So read the book, and start acting with love everyday of your life rather than hope to get into heaven by saying grace at the dinner table.

- lyle_castillo

This is the book where the philosopher Ludwig Wittgenstein found his. It was the only book available for purchase, it changed his life. Wittgenstein wrote "If you are not acquainted with The Gospel in Brief then you cannot imagine what an effect it can have upon a person. Written by Leo Tolstoy after he had become a best selling author but was profoundly depressed.

- estrella_walker

I bought this book for a course requirement. It was a very hard read! The translation by the current author is awesome, but Tolstoy's idea of having his own version of the Gospel story was a hard concept to swallow. I gave it a shot, and though Tolstoy made some good points, I didn't enjoy his personal version of the gospels. I felt like he was just making up stuff as he went along.

- ricky_hughes

Tolstoy manages to diminish the Gospel to increase it ! truly amazing result that should have every Christian thinking about their faith and the institution of organized religion. basically read and believe for yourself.

- calvin_hall

The Gospel in Brief was written roughly around 1890 by Count Leo Tolstoy. Tolstoy, more known for his books War and peace and Anna Karenina, wrote The Gospel in Brief after an intense period of depression, with thoughts of death and suicide constantly being conjured up in his mind. According to the foreword, he was, from there, said to have hearkened back to the Christian teachings of his childhood in which he had found comfort, and began his attempts at understanding the real message behind the Gospels.

In my ongoing attempts at trying to unravel the mystery of Jesus Christ myself, a challenge made more difficult through the man-made traditions and half-truths of the Church, I stumbled upon the works of Tolstoy, a man it seems, that was after my own heart. I purchased The Gospel in Brief along with The Kingdom of God is Within You and headed off to Turkey during the summer of 2012. There is something to be said for sitting with a traditional paperback book under the shade of palm trees, all the while hearing the Adhan (Islamic call to prayer) in the distance.

Tolstoy's Christ figure in The Gospel in Brief championed the idea of turning the other cheek and giving away one's possessions for the greater good, with Tolstoy taking great precision in reviving the Christ figure that "churchianity" had locked away for so long.
The four Gospels of Matthew, Mark, Luke and John, known for recounting most of the same events shared in the other gospels, are combined together in Tolstoy's book creating one continuous story. Some stories, especially those found in the Gospel of John that are not found in the others, are of course included here too, but Tolstoy's main purpose for combining all the Gospels together, was to give both himself and the reader a reasonably clear picture of what transpired. Extracting little details from one Gospel that may not have been included in another, and then piecing them into one fully detailed event brings us, finally, a more full narrative story. To be honest, it was always an idea that I hoped someone may eventually run with, and it is quite possible that many books have attempted this long before now, but to my knowledge Tolstoy, if not the only author to attempt this idea, is most certainly the grandfather of such an idea.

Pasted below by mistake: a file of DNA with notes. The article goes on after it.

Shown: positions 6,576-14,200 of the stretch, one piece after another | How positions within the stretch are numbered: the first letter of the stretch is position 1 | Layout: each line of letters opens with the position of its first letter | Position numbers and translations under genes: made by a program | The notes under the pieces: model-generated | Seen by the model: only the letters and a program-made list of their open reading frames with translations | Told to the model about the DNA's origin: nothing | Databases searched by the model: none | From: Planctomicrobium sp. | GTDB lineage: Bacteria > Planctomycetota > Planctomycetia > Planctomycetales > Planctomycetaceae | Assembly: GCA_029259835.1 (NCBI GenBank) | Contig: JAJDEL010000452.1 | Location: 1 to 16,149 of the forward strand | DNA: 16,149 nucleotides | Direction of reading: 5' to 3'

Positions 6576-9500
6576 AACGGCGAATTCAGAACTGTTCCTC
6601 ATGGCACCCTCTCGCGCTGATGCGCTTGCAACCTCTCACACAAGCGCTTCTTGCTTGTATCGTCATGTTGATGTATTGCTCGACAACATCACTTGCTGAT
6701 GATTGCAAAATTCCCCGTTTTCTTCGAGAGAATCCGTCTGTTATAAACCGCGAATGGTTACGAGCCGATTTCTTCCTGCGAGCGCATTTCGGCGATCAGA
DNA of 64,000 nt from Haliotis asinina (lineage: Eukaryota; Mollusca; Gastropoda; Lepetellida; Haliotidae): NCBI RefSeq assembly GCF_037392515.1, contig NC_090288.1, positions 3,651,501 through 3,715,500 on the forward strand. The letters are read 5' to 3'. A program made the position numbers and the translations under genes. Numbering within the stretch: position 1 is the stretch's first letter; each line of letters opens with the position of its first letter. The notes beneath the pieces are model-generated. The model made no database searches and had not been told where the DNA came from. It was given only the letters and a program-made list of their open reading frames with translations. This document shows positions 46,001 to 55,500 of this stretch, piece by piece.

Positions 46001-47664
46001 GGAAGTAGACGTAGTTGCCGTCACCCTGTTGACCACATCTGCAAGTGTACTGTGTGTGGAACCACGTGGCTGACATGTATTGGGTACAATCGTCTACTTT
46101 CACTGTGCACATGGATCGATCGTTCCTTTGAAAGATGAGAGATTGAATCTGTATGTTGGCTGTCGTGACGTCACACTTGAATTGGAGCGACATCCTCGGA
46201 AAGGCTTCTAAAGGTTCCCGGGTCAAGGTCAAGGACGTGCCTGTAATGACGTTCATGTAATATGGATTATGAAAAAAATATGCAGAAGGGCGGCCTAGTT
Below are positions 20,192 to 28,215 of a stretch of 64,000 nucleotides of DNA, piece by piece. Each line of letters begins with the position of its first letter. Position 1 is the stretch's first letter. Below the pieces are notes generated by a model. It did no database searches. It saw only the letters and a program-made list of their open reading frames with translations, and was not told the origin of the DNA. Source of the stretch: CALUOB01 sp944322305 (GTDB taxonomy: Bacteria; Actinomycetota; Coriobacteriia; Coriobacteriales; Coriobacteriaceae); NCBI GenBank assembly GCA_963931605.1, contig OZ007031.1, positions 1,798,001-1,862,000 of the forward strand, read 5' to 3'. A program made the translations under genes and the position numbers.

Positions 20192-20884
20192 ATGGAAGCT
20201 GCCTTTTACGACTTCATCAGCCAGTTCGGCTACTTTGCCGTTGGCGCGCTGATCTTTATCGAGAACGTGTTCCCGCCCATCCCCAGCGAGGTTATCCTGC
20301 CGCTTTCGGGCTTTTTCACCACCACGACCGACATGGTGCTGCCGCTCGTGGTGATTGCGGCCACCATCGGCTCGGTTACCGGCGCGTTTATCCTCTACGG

One humorous thing the Christian anarchist Tolstoy injected into his book is that rather than call the Pharisees by their name, he instead called them "The Orthodox", as it appears he felt that the Orthodox Church in his day was acting in the same way as the Pharisees in Christ's day.

Another thing I should point out about The Gospel in Brief is that Tolstoy is not a believer in miracles and believes that these things were added to the Gospels (and the Old Testament) to make it into a kind of "superstitious" dogma. So for example, there is no virgin birth, turning water to wine and so on. Most of it is explained away rationally. While I do respect Tolstoy's view on this, I personally, having undertaking extensive research over the past few years into alleged human abilities, cannot entirely agree on his outlook. In saying that, I am also of the impression that it is not at all necessary to believe in the miracles of Christ to understand the overall point of his teachings, since his teachings are based on giving your excess wealth to the poor and loving your enemies, thus creating peace and understanding for all (sadly perhaps a miracle in itself).

For example, if the apparently unbelievable feats performed by Christ were enough to stop someone from being inspired both by his exemplary life and his teachings of seeking peace for all men, then the miracles themselves have become a hindrance, something which Tolstoy was quite adamant about.

Each chapter begins with Tolstoy's commentary on why he has Jesus say a particular thing or react in a certain way, giving us a more full-bodied understanding of, possibly, how we were originally meant to read the original Gospels. All in all an enjoyable read.

Some of the reviews have mentioned typos. I have not noticed too terribly many, at least not enough to distract me from reading it with ease

- genevieve_wood

Riddled with typos but other than that it's fine. It's a nice succinct book to help to make the gospel more relatable.

- melania_robinson

The introduction to the history of the writing of this translation of the Gospels is good, but Tolstoy has been very selective. He appears to not want to experience the supernatural side of Scripture. Just wants selective moral teachings, which is only part of the story.

- antonio_edwards